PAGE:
NEW YORK - People who had mild cases of the coronavirus say they feel fortunate it wasn’t worse. But some survivors, like Leyla Bermudez, 48, have symptoms months after a COVID-19 diagnosis and doctors are not sure when their health will be restored.

On Bermudez’s first day back to work in Queens since March 10th, she returns with new equipment: An inhaler, a pulse oximeter, and a blood pressure monitor.

She tested positive for the coronavirus in mid-March and recovered with a mild case at home.


The fever is now gone, body aches and pains have subsided, and nausea has disappeared; but nearly four months after testing positive, some symptoms remain: a persistent cough, sometimes shortness of breath, and occasional racing heartbeat.

“You just feel heavy, like you’re a sack of potatoes,” said Bermudez.

“Even just the commute on the subway, I went to the doctor yesterday and I went on the subway, and I was recovering for the rest of the day,” said Alexandra Thune, 41, a florist from Brooklyn.

Before Thune contracted a mild case of COVID-19 in mid-April, she enjoyed honing her craft and chasing her young kids around their Brooklyn neighborhood.

But now, it’s a challenge just to visit her doctor. Thune’s lingering symptoms range from exhaustion and shortness of breath to gastrointestinal problems and brain fog.

“I’ll put my coffee in my cereal bowl instead of a coffee cup or laundry soap in the dishwasher,” she explained.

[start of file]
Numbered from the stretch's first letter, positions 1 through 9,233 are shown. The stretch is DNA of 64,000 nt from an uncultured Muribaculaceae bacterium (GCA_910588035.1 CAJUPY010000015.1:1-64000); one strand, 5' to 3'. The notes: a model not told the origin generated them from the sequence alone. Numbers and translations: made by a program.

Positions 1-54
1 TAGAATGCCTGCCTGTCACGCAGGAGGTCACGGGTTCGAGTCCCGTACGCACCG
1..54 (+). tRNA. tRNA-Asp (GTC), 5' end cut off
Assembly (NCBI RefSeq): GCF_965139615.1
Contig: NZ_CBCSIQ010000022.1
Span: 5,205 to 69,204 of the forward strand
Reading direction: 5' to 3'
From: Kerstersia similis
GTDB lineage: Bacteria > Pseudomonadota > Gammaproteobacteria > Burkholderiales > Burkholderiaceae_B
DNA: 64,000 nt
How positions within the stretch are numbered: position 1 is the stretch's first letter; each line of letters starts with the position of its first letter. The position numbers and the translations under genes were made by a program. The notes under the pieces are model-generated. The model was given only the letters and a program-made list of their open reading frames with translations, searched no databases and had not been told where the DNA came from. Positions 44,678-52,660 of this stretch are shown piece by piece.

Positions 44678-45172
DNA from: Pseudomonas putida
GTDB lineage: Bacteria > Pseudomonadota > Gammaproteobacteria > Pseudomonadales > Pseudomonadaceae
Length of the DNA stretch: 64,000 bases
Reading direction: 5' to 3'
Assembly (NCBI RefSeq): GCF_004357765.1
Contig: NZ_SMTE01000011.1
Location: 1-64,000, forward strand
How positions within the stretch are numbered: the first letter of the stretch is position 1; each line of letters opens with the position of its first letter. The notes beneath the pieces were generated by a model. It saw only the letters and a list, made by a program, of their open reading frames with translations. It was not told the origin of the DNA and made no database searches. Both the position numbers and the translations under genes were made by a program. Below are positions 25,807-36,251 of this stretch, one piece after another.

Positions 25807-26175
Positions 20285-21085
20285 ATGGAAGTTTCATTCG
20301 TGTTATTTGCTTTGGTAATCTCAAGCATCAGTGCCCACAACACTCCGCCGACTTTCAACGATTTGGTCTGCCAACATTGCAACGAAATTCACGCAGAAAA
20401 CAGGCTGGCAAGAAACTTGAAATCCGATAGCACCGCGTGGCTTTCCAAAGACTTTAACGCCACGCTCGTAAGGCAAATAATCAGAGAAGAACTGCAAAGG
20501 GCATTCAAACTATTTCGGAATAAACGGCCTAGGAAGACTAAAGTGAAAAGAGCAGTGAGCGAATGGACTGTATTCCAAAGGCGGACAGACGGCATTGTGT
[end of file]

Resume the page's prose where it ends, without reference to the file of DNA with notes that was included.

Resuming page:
Dr. Aluko Hope is a critical care specialist at Montefiore Health System. He’s co-directing a follow-up clinic for patients who have recovered from COVID-19. He says, it’s hard to know when symptoms lingering months after diagnosis will clear.

“It is so hard because every patient is different and we have previous ideas from previous viruses but we can’t be sure because COVID is a new infection,” Hope explained.

But many of the symptoms can be effectively managed because they are not unlike symptoms that follow other types of viruses. That’s why it is important for people to seek medical attention even if they were told at one point to recover at home.

While the search for definitive medical answers continues, survivor support groups offer comfort to people like Bermudez and Thune.

“There is a lot of disbelief, a lot of sort of doubting of the length of these symptoms,” explained David Putrino, PhD, a physical therapist and director of rehabilitation innovation at Mount Sinai Health System. “The first thing that we say is, ‘This is normal, I need you to understand this is normal, this something we are seeing a lot of.’”

Bermudez made it through her first day back at the office, working eleven hours. Thune continues to consult with her primary care doctor and a handful specialists, looking forward to the day when she too can go back to work and back to life.

“The freedom to know that I can go out and do things without repercussions.”